You can book a free place to this event via Eventbrite 

The Biography Store Team, Kensington Central Library

All about us

A post from our Service Development Manager, Angela Goreham – about what RBKC Libraries have to offer.

R Research for a project that interests you
B Booking a PC, a place at an event
K Knowledge as we all need this
C Connect (to others in the community and the wide world)

L Lending items for your pleasure or information
I Information that will help you with your day to day or forward planning
B Baby activities and information to help new parents
R Reading – a core skill and past time in any format
A Access us at any time and from anywhere
R Resources – varied and plentiful, in different formats to suit different needs
Y Young and old – we’re here for everyone

Are you 1 in 840,344? Or maybe you are 1 in 515,004? They’re odd numbers you might say, but the first one is the number of times the Royal Borough of Kensington and Chelsea’s libraries were visited between April 2017 and March 2018 and the second is how many items were borrowed during the same period – how many did you account for?

104 people from our local communities supported the Library Service by volunteering with us and over 40,000 people came to one of the events that we held.

They are huge numbers but we always want to beat our previous year’s figures so please come along to one of our libraries, find out what we can do for you and you can help us pass last year’s numbers.

There are six libraries within the Royal Borough of Kensington and Chelsea – find out more about them and what we offer by either visiting us in person or our website or you can call us on 020 7361 3010.

Book Break reading groups in Kensington and Chelsea

This is guest blog post from Liz Ison. She works for The Reader and looks after the Book Break reading groups that run in Kensington and Chelsea . Over to Liz to tell us more…

Do you love stories, poems and great literature?

Would you like to find out what shared reading is?

Did you know that there are many shared reading groups going on in your local neighbourhood running every week?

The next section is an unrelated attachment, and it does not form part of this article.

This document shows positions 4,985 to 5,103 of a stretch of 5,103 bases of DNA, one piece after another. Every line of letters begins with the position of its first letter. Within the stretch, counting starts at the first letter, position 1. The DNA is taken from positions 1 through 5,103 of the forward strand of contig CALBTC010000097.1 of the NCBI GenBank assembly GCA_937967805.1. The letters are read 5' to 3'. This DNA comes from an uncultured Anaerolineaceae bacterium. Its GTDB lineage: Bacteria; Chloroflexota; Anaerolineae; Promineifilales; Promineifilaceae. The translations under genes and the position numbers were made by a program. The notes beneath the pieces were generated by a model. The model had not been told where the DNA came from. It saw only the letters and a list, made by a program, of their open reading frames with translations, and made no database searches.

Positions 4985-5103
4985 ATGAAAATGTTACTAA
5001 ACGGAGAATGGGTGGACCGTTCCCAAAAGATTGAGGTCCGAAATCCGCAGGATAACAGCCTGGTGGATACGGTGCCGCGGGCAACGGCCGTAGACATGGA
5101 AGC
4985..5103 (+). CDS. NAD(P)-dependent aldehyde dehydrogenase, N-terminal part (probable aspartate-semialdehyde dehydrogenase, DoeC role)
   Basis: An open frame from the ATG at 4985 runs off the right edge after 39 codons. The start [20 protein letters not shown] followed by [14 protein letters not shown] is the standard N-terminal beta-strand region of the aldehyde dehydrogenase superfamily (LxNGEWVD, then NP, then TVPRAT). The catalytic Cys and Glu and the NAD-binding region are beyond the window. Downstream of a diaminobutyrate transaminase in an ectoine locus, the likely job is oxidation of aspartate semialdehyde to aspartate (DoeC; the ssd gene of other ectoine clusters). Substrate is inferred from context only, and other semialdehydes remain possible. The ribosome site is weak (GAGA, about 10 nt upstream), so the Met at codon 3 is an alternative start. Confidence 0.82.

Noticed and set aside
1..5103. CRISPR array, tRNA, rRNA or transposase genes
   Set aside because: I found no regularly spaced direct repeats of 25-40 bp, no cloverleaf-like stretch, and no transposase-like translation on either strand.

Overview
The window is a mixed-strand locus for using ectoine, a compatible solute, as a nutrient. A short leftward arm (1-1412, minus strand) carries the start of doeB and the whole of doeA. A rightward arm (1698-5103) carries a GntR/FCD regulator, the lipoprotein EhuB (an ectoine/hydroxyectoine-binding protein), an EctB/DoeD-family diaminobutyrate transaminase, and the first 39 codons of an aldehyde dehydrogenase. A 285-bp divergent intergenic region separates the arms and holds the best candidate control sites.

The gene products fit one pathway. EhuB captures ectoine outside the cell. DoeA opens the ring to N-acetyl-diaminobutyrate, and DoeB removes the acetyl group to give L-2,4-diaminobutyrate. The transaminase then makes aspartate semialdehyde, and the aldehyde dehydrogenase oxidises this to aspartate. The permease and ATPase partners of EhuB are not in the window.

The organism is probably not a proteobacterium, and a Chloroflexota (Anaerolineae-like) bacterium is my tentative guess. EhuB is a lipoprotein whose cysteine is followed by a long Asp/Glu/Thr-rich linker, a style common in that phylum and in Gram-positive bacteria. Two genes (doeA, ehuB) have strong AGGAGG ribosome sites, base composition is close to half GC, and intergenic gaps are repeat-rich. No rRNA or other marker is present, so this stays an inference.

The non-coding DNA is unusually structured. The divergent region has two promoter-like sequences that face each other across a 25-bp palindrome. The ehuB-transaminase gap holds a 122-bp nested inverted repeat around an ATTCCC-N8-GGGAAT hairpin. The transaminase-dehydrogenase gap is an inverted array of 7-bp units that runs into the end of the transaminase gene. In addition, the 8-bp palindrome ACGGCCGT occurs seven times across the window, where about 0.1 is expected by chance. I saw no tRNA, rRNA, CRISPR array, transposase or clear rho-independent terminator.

Meet The Reader, an organisation that is passionate about the power of reading together.
We at The Reader are the pioneers of Shared Reading. The volunteer Reader Leaders who run our weekly groups, bring people together to read great literature aloud.

Groups are open to all, readers and non-readers alike. Come along and listen to stories and poems read aloud. It’s an opportunity to read and talk together in a friendly and relaxing environment. Free refreshments provided!

Our shared reading groups have been running locally for many years bringing shared reading to the residents of Kensington and Chelsea. We work in libraries, community centres and other organisations spreading the joy of shared reading.

Here are what our group members have to say about shared reading:

“I’ve felt really happy since the session with you —bought myself some flowers the next day…and went for a long walk while listening to music— all in one day. Our happy thoughts trigger happy chemicals in our brain.” Aysha

“An anchor during the week”

“It always makes me feel more fulfilled than the other days”

  • 95 % look forward to the group as an important event in the week
  • 84% think the reading session makes them feel better*

Here are some groups to try in our local libraries:

Brompton Library – Tuesday, 10.30am to 12 noon
Chelsea Library – Tuesday, 2.30 to 4pm
Kensington Central Library – Tuesday, 2 to 4pm
North Kensington Library – Thursday, 3 to 5pm
North Kensington Library – Saturday, 10.30am to 12 noon

We look forward to welcoming you to a group soon. To find other shared reading groups in your area you can contact:

Erin at erincarlstrom@thereader.org.uk or call 07483 972 020

Liz at lizison@thereader.org.uk or call 07807 106 815

More information is on the The Reader website too.

And if you’d be interested in volunteering with us, get in touch!

 

* 2017 Reader evaluation data for Royal Borough of Kensington and Chelsea shared reading groups